The Regatta Vava’u Race was a much longer race than the “Friendly Island Yacht Race” on Friday evening. The bigger race was about 12 miles long from Nieafu to Tapana Island. They had three classes of boats with three different start times: Smaller mono-hulls at 11 AM, larger mono-hulls (>35 feet) at 11:10, and finally multi-hulls at 11:20. See the map below which shows the course, and the blue line showing our approximate track (I lost the GPS track). We had two crew join us for the race: Steve from the Crow’s Nest Cafe in Neiafu (a great bakery by the way), and Andy Turbin (managing editor for Latitude 38, who joined us after the start by motor boat while we were going 8 knots because he took pictures of the start).
View Regatta Vava’u Race in a larger map
The mono-hulls mostly tried to take the shortest course. Tahina swung out a bit and picked up more wind outside the lee of the islands on the western part of the course. This was a good move (thanks to a tip from Steve), and we passed many of the boats during that leg. Many of the other boats lost a lot of wind on the shorter course. But, the reason we ended up with second place, in the multi-hull class, was that the two last legs were upwind, and Tahina (having fixed keels) does not point well upwind. We were beaten by a smaller catamaran that was designed by the same guy who designed “Sea Level” (that beat us at the end of the Moorea race). The boat that beat us was called “Division II” and is owned by a family from New Zealand (see picture to the right). They had dagger boards and were able to point remarkably well upwind and made the last leg in a single tack (heck, even some mono-hulls couldn’t make it!). Tahina sailed a much longer course, and we were still ahead of them on the final leg until we had to tack to make the finish.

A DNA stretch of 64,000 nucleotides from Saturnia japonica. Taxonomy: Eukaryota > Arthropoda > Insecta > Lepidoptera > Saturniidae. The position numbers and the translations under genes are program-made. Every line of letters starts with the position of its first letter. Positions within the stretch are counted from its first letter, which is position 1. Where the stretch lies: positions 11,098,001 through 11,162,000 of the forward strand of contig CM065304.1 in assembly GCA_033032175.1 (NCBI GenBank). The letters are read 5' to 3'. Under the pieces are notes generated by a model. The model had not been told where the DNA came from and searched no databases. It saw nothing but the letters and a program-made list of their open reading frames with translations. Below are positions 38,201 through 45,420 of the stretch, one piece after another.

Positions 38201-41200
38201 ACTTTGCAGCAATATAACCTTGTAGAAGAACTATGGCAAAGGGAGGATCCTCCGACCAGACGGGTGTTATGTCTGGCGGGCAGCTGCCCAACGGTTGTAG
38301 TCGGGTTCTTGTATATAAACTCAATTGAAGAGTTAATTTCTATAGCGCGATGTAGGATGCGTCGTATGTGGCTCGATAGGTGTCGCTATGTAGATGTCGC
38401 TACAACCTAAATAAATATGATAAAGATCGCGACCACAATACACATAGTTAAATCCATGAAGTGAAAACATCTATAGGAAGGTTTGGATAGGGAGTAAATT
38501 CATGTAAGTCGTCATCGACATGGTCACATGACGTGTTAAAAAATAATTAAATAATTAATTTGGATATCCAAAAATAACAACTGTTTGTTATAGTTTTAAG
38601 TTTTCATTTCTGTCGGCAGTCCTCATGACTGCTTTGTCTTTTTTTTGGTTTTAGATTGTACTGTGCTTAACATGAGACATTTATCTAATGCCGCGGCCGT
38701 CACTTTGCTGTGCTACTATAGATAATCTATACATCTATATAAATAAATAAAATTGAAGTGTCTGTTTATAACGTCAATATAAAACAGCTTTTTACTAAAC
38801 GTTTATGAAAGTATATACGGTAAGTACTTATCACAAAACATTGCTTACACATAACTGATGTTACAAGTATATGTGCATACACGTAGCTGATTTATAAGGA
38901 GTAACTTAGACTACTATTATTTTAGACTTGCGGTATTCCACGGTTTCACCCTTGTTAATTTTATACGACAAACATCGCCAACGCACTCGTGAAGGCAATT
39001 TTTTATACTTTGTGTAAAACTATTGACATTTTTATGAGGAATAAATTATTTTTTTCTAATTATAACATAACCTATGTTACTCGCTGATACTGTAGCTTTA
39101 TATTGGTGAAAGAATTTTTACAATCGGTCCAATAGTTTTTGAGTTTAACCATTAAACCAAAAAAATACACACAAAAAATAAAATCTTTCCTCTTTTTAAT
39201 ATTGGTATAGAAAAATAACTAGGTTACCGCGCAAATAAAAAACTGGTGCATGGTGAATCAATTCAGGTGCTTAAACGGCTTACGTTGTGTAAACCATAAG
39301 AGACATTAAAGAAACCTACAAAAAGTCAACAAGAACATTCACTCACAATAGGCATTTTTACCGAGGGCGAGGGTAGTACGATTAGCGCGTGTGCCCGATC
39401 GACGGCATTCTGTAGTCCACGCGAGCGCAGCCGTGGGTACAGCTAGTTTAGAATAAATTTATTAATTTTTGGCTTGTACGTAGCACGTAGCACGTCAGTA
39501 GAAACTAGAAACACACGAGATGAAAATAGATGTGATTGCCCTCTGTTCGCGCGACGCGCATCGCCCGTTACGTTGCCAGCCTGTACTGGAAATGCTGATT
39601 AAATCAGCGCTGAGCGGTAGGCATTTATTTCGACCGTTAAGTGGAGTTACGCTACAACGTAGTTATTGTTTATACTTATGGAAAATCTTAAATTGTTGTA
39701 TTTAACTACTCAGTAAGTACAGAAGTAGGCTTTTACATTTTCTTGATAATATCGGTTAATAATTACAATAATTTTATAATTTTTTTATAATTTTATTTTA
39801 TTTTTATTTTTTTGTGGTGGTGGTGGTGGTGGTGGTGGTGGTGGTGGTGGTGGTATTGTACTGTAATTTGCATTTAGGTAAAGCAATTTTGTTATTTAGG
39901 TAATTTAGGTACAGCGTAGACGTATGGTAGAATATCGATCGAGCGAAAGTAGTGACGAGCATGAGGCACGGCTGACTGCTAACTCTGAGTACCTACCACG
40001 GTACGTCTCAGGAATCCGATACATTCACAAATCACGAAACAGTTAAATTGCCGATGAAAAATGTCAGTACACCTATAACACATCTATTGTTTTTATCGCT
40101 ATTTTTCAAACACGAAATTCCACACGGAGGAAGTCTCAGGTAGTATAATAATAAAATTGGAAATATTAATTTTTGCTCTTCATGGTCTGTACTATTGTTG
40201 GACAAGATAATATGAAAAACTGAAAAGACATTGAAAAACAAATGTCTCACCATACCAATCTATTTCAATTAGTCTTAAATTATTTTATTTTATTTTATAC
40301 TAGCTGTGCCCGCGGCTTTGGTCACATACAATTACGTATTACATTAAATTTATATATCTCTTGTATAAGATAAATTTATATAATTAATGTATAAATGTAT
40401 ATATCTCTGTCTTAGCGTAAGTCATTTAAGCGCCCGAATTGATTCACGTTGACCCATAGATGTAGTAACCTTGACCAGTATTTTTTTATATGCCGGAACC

After the race, Steve and Andy were treated to beers as we discussed the finer points of the race, and set our anchor in the bay. That night, the regatta hosted the Full Moon Party on Tapana island. It was quite an affair with food, lots of drink, dancing, and a special dance performance all under black lights. We were disappointed that the party included local tourists – not just the regatta participants though. Karen and I left by 11 AM, which turned out to be a good thing because the boat transportation resulted in lots of long waits later. Andy stayed the night on Tahina, and interviewed us for a story for Latitude 38.
For our race prize we got a great carved trophy with an interesting design. We’re still not sure what it means, but it sure looks pretty! And, we got a nice certificate as well. We also got several other prizes in the forms of beers, a free-tank fill, a dinner at a restaurant, and a t-shirt. And, it was a blast to do the race. We didn’t make any bad mistakes, and had a great time!